I last wrote about Harry in July 2009. Harry was an elderly man living alone in squalor, probably with Diogenes Syndrome, causing carers and other professionals (including the Fire Service) problems, whom on two occasions despite the risks I did not detain under the Mental Health Act. I concluded then that I had not heard the last of him, and I also speculated, tongue in cheek, that another AMHP might be asked to assess him.
Well, that’s exactly what happened. A couple of months later, while I was away on holiday, there was another request for a Mental Health Act assessment. This time, the AMHP concluded that it was appropriate for him to be detained under Sec.2 for assessment and he was admitted to the local psychogeriatric ward. I have no argument with that – AMHP’s act independently, and two AMHP’s may validly reach different conclusions from the same information. In any case, situations can change, risk factors may vary from day to day, and I am sure that the AMHP who detained him made the correct decision at that time.
A few weeks later I was asked to assess him again, this time for detention under Sec.3 for treatment. When I interviewed him in the hospital he was clearly in a much better physical condition than when I had seen him at home. He was clean, well groomed, had put on weight, and was obviously enjoying the comparatively salubrious environment of the hospital ward. But I had to decide whether, in all the circumstances of the case, it was most appropriate for him to be detained in hospital under the MHA.
There was some evidence of memory problem, he did not remember my visit to him a few months before, was vague about other facts, and he certainly did not regard his home conditions as in any way a problem. When I discussed the reason for my visit he became furious, swearing at me and threatening to harm me. But did this amount to anything significantly different from my previous assessment?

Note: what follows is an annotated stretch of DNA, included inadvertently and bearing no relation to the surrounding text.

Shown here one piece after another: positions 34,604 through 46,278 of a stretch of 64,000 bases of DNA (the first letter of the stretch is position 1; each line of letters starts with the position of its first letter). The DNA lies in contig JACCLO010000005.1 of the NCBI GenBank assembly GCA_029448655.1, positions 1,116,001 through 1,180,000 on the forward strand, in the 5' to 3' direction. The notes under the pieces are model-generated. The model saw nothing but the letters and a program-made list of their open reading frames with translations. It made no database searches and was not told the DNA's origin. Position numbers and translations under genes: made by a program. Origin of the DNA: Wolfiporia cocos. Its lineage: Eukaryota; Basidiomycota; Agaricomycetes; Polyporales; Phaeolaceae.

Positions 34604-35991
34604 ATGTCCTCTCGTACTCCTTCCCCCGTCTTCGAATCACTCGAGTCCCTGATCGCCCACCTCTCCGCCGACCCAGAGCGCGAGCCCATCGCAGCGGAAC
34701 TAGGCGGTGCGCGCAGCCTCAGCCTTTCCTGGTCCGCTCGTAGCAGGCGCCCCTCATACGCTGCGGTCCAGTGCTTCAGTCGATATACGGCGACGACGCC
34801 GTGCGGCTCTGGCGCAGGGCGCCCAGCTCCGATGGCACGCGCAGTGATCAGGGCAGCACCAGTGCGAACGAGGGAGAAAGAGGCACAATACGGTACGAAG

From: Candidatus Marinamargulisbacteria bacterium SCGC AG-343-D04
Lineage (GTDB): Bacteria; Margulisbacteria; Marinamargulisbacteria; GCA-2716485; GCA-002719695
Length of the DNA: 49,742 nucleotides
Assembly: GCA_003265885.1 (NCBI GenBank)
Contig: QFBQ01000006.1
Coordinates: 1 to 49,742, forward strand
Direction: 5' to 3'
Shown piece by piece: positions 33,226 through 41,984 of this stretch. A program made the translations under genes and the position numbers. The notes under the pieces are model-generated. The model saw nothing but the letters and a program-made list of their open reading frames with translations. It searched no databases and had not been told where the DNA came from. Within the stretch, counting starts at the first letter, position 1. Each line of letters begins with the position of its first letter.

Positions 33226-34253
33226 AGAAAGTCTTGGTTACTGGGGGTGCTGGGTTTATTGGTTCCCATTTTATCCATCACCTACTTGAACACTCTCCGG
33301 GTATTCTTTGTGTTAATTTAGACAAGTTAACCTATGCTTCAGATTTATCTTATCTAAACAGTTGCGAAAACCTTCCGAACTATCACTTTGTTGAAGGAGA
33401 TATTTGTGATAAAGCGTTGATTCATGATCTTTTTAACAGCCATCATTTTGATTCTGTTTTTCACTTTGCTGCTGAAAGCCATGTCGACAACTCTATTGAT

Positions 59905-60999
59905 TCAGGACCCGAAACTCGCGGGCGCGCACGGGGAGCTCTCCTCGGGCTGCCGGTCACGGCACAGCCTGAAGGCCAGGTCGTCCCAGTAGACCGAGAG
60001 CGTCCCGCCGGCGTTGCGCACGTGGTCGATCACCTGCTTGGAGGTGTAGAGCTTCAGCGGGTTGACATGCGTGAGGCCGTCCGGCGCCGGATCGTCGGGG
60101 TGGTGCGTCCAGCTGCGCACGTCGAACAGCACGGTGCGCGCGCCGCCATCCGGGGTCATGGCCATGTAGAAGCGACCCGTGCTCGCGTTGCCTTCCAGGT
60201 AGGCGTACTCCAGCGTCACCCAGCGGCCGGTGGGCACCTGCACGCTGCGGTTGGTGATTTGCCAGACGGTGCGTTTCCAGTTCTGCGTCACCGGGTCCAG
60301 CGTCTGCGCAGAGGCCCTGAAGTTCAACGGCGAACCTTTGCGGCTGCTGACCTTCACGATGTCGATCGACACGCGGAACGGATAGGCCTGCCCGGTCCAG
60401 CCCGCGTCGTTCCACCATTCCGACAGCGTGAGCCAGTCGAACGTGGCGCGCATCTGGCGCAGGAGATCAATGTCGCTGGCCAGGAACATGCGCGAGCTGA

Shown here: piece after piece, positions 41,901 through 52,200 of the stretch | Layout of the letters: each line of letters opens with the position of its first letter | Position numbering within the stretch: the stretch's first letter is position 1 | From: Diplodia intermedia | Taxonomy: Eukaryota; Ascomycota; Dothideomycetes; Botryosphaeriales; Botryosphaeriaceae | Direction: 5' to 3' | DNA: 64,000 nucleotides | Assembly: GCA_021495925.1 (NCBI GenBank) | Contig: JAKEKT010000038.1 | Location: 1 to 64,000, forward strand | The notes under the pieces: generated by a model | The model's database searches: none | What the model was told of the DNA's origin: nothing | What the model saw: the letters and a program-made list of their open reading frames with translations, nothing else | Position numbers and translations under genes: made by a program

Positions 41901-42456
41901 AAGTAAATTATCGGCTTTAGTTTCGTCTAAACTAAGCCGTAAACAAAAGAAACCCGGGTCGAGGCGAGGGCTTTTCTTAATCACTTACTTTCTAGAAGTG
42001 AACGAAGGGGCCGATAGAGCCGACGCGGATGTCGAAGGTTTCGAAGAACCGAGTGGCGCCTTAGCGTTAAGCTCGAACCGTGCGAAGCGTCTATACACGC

This time he did have a diagnosis of vascular dementia, so certainly had a mental disorder within the meaning of the Mental Health Act, but was it of a nature or degree to warrant his compulsory detention?
I thought long and hard about my decision. And in the end I applied for his detention under Sec.3 as requested.
I was covered legally. There were two medical recommendations. He had a mental disorder. But I still felt uneasy.
What swayed me in the end was the fact that circumstances had now irrevocably changed. My previous decision was about whether or not to remove him from his home. My decision now was about whether or not to allow him to return to his home. With this decision came even greater potential risk to Harry. He had already made it very clear to me that if he were not detained he would insist on going back to the squalor and fire hazard that was his house, and this time would probably be even more distrustful of authority that he had been before. His risks of being at home would be significantly greater now than they had been earlier. If he were ever to have a chance of surviving in a community setting, there would have to be considerable changes in his home circumstances.
And strangely enough, detention under Sec.3 could facilitate that, since any elements of his aftercare package would now have to be paid for by the local authority and/or the NHS. He would no longer be charged for home care, and indeed, any works to improve his home, through a major cleaning programme or even alterations to the house, could also be free of charge. He was wily enough to see that there could be advantages to his continued detention – although he would never admit it.